So, what does it sound like? If How Did I Find Myself Herewas a 10 pm record, all swagger and cathartic explosion, then These Times is the 2 am sibling, moodier and more mercurial, the band acting as DJs of their own overnight radio station, riffing on an idea of what a Dream Syndicate album could be at this moment in time. It is Radio DS19.

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Lydia Ainsworth – Phantom Forest

Lydia Ainsworth’s third album, Phantom Forest, introduces a lush, complex dream world that the singer, composer, and producer created and inhabited largely on her own. She produced all the songs, and wrote and performed everything on the self-released collection outside of a re-imagined cover of Pink Floyd’s Green is the Colour and 2 other tracks (The Time, Give It Back To You), which started as instrumentals written by Survive’s Kyle Dixon (who composed the Stranger Things soundtrack with his bandmate Michael Stein), to which Ainsworth wrote melodies and added lyrics. Phantom Forest is a beautiful, vast collection that mixes the historical and the hands on, with hooks about the apocalypse and people obsessively using face-recognition software to see what paintings their face match with, in search of some kind of connection. It’s a journey that holds up to close listening (and lyric reading) and to dancefloors, but that can also exist on a purely emotional plane. In all cases, it asks that you listen, and take some kind of action.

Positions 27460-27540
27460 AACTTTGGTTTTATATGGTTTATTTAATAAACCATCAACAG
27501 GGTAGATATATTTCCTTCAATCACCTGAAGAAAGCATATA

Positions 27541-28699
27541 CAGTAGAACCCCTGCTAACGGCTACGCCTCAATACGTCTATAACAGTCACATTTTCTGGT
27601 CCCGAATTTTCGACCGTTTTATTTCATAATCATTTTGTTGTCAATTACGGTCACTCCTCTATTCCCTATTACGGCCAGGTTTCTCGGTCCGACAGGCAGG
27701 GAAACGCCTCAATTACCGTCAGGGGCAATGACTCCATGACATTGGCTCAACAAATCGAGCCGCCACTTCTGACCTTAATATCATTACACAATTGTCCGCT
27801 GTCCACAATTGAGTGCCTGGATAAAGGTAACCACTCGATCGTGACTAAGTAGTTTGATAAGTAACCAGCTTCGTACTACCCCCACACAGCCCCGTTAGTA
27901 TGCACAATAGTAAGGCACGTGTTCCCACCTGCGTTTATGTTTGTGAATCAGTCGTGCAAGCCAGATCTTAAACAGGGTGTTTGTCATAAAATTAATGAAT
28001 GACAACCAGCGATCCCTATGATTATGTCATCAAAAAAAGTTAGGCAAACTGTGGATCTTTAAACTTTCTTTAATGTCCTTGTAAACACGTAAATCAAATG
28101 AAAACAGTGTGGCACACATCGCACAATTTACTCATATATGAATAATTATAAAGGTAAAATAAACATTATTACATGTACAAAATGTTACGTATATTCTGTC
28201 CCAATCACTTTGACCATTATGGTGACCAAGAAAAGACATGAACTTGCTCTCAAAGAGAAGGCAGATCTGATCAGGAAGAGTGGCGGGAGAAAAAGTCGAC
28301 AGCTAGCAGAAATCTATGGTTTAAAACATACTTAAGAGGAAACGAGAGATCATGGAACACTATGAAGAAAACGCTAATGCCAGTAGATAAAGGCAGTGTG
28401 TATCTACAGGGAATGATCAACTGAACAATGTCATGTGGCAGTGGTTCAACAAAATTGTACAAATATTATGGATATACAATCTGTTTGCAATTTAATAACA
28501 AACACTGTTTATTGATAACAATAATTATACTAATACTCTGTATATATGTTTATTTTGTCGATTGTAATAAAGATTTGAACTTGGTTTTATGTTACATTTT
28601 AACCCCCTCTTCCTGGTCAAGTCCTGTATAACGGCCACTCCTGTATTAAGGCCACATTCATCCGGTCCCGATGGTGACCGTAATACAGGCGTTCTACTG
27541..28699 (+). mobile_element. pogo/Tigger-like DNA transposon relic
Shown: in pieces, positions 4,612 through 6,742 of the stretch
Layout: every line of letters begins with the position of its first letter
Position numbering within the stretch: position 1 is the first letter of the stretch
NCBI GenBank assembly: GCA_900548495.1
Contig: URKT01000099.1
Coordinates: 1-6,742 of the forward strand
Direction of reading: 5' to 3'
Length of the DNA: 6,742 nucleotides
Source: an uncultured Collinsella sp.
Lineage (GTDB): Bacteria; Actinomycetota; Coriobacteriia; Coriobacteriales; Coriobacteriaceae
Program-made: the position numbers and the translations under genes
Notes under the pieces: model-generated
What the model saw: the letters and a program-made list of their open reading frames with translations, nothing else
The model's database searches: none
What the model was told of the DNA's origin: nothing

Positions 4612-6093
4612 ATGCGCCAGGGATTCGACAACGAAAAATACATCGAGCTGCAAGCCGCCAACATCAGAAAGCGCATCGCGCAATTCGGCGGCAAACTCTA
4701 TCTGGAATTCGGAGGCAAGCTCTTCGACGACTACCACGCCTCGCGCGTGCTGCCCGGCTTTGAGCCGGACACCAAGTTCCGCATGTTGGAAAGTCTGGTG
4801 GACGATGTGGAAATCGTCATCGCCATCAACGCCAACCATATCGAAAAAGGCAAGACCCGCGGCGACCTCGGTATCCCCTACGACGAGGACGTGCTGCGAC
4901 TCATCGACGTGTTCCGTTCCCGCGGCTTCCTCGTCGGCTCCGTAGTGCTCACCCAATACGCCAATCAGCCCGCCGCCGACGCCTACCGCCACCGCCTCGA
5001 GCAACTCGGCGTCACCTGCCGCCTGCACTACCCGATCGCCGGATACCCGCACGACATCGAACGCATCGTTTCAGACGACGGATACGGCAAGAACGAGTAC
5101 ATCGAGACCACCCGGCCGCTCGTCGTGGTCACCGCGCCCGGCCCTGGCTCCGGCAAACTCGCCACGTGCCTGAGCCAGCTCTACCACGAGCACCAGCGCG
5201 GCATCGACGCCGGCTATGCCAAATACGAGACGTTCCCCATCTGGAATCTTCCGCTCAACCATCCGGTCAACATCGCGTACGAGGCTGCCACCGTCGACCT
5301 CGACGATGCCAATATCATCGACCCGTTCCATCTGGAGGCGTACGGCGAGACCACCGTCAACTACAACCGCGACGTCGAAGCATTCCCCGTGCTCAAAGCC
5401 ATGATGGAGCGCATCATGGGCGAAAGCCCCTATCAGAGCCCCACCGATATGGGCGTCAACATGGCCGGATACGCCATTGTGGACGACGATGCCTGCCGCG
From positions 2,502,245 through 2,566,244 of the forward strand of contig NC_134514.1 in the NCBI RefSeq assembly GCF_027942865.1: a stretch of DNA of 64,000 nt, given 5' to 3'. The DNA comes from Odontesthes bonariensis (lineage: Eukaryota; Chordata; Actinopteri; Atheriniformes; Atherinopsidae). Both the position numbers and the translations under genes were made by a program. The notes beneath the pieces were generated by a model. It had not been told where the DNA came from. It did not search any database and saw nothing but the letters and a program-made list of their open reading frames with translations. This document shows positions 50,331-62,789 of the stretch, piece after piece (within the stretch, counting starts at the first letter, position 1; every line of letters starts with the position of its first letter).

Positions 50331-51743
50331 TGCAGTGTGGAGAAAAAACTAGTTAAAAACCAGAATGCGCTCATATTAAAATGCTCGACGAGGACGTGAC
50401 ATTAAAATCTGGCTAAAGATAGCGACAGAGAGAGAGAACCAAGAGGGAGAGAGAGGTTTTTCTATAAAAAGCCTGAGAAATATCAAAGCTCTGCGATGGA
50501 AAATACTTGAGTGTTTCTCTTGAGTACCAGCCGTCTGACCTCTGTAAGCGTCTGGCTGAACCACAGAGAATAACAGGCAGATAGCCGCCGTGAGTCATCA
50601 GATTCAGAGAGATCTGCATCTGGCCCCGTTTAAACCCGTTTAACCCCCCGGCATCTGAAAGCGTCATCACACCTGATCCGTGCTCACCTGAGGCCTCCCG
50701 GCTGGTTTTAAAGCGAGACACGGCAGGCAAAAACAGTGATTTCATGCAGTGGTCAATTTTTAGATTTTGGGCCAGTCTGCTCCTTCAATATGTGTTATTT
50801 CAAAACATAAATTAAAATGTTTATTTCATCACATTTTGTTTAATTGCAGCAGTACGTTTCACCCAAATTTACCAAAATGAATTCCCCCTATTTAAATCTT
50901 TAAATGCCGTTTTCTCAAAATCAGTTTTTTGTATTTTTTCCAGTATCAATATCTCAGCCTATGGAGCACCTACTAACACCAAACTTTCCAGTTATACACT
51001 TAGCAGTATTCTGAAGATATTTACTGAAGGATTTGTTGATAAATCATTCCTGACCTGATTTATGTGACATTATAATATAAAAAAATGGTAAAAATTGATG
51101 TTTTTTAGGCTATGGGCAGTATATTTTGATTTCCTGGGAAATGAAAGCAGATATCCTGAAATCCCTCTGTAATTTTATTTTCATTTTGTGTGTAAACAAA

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The Beths – Warm Blood

The Beths debut EP – available for the first time on (Pink) Vinyl. This EP is the prequel to their debut album Future Me Hates Me which is much loved release. The Beths’ Warm Blood is a strong contender for the catchiest record you’ve never heard. Formed when four jazz students at the University of Auckland bonded over their shared love of the pop-punk sounds of their youth, The Beths bring new energy to the genre. This 5-song debut EP, a deliriously pleasurable statement of purpose, comes crammed with enough blissful hooks to carry through most bands’ careers.

Listeners for whom the tag “New Zealand indie rock” brings to mind the Flying Nun sound of bands like The Clean and The Chills may be surprised to find Warm Blood’s five unstoppable tunes landing closer to artists like Slant 6 and The Breeders. The nimble guitar work here moves from heavy riffing reminiscent of Sleater-Kinney to hazily bending lines that would make Stephen Malkmus and Mary Timony beam, while the joyous vocal harmonies from all four members bubble and swell to ecstaticcrescendos that channel The Zombies’ Odessey and Oracle.